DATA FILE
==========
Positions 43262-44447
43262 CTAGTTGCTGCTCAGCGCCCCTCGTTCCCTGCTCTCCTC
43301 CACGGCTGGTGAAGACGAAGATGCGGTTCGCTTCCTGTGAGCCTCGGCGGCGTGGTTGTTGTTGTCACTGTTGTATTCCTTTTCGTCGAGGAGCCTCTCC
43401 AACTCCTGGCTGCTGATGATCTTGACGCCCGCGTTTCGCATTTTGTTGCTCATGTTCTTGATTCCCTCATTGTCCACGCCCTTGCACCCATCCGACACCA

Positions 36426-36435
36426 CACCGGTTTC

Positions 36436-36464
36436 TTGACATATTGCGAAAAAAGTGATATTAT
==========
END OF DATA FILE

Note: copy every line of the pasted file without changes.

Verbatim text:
Positions 43262-44447
43262 CTAGTTGCTGCTCAGCGCCCCTCGTTCCCTGCTCTCCTC
43301 CACGGCTGGTGAAGACGAAGATGCGGTTCGCTTCCTGTGAGCCTCGGCGGCGTGGTTGTTGTTGTCACTGTTGTATTCCTTTTCGTCGAGGAGCCTCTCC
43401 AACTCCTGGCTGCTGATGATCTTGACGCCCGCGTTTCGCATTTTGTTGCTCATGTTCTTGATTCCCTCATTGTCCACGCCCTTGCACCCATCCGACACCA

Positions 36426-36435
36426 CACCGGTTTC

Positions 36436-36464
36436 TTGACATATTGCGAAAAAAGTGATATTAT